the blog of
Wes Hargrove

Technology in Vino: RedCloth

When I started writing Vino I knew I wanted to make it open source. Important among several reasons is I have gained a lot of knowledge from open source projects and want to contribute to the community in the same respect. In addition this project is a learning endeavor for me; so why should I keep it to myself?

One of the technologies I’m using in Vino is RedCloth.

RedCloth is a gem built for Ruby that parses Textile into HTML. This is super helpful for blogging because it allows me to write posts in plain text, store them in my database in plain text, but in the Rails view layer show rendered HTML to the browser.

For example:

bq. A block quote becomes

A block quote

And …

"Link to Wikipedia": becomes

Link to Wikipedia

Neat, huh?

In app/views/posts/show.html.erb Vino takes the Post.content (a string of Textile) and parses the string to HTML.

<% if @post.content %>
  <%= sanitize %>
<% end %>

RedCloth returns an HTML string and is sanitized so the browser will render it as if the HTML was included in the view itself. (Because Vino can publish a post that does not have any content, I am checking that content exists before passing @post.content to RedCloth. Otherwise RedCloth will raise a TypeError exception.)

That’s it for my simple implementation of RedCloth parsing in Vino! Stay tuned for more posts in this series.

This is the first post in a series of Technology in Vino. Check out the Vino source code on Github: whargrove/Vino.

| Posted by Wes at 2014-03-10 6:04:05 PM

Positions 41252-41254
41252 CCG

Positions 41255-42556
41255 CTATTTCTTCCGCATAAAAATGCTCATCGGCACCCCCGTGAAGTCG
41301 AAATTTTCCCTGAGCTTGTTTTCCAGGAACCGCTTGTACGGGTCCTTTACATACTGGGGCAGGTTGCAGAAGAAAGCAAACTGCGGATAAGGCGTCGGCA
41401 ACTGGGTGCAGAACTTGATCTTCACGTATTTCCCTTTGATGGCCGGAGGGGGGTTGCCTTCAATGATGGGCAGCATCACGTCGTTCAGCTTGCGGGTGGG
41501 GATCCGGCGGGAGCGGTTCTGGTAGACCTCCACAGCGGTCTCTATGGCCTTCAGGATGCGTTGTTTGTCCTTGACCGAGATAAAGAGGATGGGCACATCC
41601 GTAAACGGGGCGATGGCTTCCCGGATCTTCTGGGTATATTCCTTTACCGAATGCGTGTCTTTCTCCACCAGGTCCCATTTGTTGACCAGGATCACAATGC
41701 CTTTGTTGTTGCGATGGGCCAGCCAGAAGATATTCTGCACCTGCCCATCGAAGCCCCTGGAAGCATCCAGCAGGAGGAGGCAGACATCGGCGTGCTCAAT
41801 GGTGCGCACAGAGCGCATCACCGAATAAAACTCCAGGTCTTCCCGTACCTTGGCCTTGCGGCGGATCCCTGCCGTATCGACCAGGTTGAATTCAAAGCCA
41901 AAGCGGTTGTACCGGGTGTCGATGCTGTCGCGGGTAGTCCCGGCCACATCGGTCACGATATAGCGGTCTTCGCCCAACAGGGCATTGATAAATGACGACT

Foundations of Programming: Programming for Kids with David Gassner

| Posted by Wes at 2014-03-06 2:58:13 PM


If you’re using Sublime Text (and shame on you if you are not) you need this plugin.

| Posted by Wes at 2014-02-16 2:13:43 PM

 GitHub Goes to School

I’ve always been a huge fan of Github, but this takes my admiration to the next level.

GitHub Education provides tools for teachers and students to collaborate in computer science classrooms. No more zipping up code files and distributing out via email.

GitHub has put together a guide for teachers to get started.

Using GitHub is a boon to productivity for CS teachers, but introducing version control to students at an earlier age is the hidden gem here.

| Posted by Wes at 2014-02-12 6:24:41 PM

 Connect the Dots

Corbin intends the PyTruck to be a resource for people who want to learn traditional computer programming as well as skills for applying computing to practical aspects of their daily lives.

Inspiring article in the most recent edition of The Magazine about Brian Corbin pushing some unique ideas about making programming more accessible to children in rural areas.

The PyTruck referred to in this quote is a gutted School Bus he intends to use as a mobile computer lab to show off Raspberry Pi and Python to kids. Very neat.

| Posted by Wes at 2014-02-12 6:22:37 PM